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A man may see a metaphor or an allegory in a picture, as well
as read them in a description. Despise no infirmity of mind or body, nor any condition of
life, for they may be thy own lot.
A finite Verb must agree with its subject, or nominative, in person and number: as, “I know; thou knowst, or knowest ; he knows, or knoweth.”—“The bird flies; the birds fly."
OBSERVATIONS ON RULE IX. OBs. 1.- To this general rule for the verb, there are properly no exceptions. The infinitive mood, having no relation to a nominative, is of course exempt from such agreement; and all the special rules which follow, virtually accord with this.
Obs. 2.-Every finite verb (that is, every verb not in the infinitive mood) must have some noun, pronoun, or phrase equivalent, known as the subject of the being, action, or passion; and with this subject the verb must agree in person and number.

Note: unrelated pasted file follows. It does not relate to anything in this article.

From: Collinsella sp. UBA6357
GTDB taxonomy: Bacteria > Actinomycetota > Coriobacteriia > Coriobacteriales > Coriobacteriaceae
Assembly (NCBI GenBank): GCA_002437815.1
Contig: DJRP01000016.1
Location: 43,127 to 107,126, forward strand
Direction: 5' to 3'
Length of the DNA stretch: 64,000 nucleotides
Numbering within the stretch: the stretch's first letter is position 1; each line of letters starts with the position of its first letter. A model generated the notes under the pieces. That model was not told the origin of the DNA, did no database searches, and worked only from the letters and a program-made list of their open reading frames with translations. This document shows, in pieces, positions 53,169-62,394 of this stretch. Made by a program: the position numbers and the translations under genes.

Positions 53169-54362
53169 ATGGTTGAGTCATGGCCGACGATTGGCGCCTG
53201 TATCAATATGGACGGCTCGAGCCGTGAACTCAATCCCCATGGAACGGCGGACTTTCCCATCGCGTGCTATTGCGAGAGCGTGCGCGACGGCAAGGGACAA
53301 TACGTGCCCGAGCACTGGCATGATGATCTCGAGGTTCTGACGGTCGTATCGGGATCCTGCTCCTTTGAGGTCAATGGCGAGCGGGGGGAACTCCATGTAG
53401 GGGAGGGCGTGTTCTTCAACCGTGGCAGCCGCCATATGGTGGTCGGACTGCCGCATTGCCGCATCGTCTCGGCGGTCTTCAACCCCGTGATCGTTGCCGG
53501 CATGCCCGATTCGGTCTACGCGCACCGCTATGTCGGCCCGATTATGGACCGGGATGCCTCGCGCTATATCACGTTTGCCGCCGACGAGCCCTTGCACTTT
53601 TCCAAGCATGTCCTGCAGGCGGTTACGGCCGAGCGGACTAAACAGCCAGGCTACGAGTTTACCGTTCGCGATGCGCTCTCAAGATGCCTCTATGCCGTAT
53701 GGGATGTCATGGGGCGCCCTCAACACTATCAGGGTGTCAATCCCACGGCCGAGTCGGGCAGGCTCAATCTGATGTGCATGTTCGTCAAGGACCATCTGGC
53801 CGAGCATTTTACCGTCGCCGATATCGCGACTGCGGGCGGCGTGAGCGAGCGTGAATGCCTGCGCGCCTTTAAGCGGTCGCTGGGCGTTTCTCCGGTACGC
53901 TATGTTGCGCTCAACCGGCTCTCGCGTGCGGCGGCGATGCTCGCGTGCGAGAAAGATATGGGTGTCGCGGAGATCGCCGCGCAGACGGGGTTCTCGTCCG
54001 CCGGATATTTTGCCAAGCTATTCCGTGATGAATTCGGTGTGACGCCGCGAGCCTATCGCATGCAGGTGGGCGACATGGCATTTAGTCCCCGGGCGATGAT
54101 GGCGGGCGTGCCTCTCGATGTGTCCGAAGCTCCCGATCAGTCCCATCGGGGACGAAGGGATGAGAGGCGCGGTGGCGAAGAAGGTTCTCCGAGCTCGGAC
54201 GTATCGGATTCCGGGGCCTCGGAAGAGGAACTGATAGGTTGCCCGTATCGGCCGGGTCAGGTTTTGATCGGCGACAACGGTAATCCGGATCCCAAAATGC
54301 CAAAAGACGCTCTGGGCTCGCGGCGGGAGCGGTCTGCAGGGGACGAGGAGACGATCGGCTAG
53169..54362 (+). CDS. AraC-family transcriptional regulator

OBS. 3.--Different verbs always have different subjects, expressed or understood; except when two or more verbs are connected in the same construction, or when the same verb is repeated for the sake of emphasis.
OBS. 4.–Verbs in the imperative mood, commonly agree with the pronoun thou, ye, or you, understood; as, “Do [thou) as thou list.”-Shak. “Trust God and be doing, and leave the rest with him.”—Dr. Sibs.
OBs. 5.- The place of a verb can have reference only to that of the subject with which it agrees, and that of the object which it governs; this matter is thereforo sufficiently explained in the observations under Rule 2d and Rule 20th.
NOTES TO RULE IX.
Note I." The adjuncts of the nominative do not control its agreement with the verb: as, Six months' interest was due.”
-W. Allen. “ The propriety of these rules is evident."-Id. “The mill, with all its appurtenances, was destroyed.”
NOTE II.—The infinitive mood, a phrase, or a sentence, is sometimes the subject to a verb: a subject of this kind, however composed, if it is taken as one whole, requires a verb in the third person singular; as, “To lie is base.”—“To see the sun is pleasant.”—“That you have violated the law, is evident.”
-“For what purpose they embarked, is not yet known.”—“How far the change would contribute to his welfare, comes to be considered.”_Blair.